USENIX Technical Program - Abstract - USENIX Annual
Conference, General Session - June 2000
Performing Replacement in Modem Pools
Yannis Smaragdakis, Georgia Institute of Technology; Paul Wilson,
University of Texas, Austin
We examine a policy for managing modem pools that disconnects users only
if not enough modems are available for other users to connect. Managing
the modem pool then becomes a replacement problem, similar to buffer
cache management (e.g., in virtual memory systems). When a new
connection request is received, the system needs to find a user to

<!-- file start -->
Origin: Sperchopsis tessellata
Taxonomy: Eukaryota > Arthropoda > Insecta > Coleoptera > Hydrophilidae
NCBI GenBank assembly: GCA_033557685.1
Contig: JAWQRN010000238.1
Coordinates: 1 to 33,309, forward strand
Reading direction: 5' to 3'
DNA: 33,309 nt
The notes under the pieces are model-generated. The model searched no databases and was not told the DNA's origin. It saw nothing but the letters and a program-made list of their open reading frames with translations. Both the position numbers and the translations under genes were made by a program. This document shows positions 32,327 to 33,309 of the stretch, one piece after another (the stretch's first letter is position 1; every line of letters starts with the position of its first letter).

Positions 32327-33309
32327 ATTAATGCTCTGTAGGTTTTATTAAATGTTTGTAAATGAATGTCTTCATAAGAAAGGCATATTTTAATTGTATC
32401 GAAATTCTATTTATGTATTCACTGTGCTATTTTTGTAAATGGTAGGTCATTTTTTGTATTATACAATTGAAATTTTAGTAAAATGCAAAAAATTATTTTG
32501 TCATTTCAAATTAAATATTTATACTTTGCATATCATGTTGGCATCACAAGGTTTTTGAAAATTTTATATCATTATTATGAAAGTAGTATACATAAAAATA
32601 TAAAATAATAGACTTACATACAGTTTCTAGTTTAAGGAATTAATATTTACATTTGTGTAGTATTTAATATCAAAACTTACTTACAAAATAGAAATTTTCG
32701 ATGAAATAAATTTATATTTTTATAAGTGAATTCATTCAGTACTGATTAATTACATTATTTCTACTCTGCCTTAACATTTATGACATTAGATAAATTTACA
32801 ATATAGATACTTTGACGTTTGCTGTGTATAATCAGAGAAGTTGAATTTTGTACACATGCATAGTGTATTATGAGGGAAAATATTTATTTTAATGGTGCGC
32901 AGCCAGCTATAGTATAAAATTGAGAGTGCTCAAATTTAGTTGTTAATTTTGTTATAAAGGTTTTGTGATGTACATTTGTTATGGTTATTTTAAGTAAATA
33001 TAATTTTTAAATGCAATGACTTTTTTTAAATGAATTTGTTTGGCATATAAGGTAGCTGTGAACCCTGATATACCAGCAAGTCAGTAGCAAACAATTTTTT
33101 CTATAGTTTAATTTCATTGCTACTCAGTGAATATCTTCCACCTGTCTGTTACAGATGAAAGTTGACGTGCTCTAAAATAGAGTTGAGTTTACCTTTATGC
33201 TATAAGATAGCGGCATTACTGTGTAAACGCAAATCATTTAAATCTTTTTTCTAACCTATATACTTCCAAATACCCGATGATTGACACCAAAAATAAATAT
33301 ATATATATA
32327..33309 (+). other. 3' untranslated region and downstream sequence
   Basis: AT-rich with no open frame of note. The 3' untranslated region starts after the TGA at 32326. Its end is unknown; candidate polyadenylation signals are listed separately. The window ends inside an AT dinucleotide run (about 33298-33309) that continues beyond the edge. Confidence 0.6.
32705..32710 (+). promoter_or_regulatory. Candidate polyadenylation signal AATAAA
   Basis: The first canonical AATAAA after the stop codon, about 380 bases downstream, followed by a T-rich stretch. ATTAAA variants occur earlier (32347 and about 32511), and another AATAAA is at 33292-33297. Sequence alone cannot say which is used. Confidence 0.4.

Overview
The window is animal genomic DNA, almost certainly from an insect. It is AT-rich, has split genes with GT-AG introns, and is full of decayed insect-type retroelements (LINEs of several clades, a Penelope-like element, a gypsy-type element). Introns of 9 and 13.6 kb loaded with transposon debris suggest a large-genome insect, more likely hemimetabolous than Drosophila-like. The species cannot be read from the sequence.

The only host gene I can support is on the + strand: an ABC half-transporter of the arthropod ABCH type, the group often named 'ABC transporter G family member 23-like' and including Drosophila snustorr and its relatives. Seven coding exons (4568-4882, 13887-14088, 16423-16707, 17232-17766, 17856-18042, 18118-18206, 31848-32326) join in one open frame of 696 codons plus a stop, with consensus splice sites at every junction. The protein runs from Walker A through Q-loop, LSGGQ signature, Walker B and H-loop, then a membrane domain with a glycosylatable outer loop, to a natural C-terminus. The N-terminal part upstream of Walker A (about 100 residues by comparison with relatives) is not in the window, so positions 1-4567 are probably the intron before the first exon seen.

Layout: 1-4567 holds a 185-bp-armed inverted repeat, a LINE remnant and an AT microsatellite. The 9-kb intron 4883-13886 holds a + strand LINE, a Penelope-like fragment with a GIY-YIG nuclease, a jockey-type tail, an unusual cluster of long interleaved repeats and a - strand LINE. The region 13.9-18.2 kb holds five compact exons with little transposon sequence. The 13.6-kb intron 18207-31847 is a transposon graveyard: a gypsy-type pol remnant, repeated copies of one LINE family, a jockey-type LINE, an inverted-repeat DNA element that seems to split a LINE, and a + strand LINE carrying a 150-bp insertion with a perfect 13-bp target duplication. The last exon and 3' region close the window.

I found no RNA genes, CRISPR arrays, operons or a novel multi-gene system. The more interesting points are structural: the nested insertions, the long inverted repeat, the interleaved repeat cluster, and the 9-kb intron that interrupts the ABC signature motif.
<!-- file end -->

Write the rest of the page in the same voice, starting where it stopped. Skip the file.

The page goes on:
``replace''. In this paper we examine such demand-disconnect schemes
using extensive activity data from actual ISPs. We discuss various
replacement policies and propose CIRG: a novel replacement algorithm
that is well suited for modem pools. In general, the choice of algorithm
is significant. A naive algorithm (e.g., one that randomly replaces any
user who has been inactive for a while) incurs many tens of percent more
``faults'' (i.e., disconnections of users who are likely to want to be
active again soon) than the LRU algorithm, which, in turn, incurs 10%
more faults than CIRG. For good replacement algorithms, the impact can
be significant in terms of resource requirements. We show that the same
standards of service as a system that does not disconnect idle users can
be achieved with up to 13% fewer modems.
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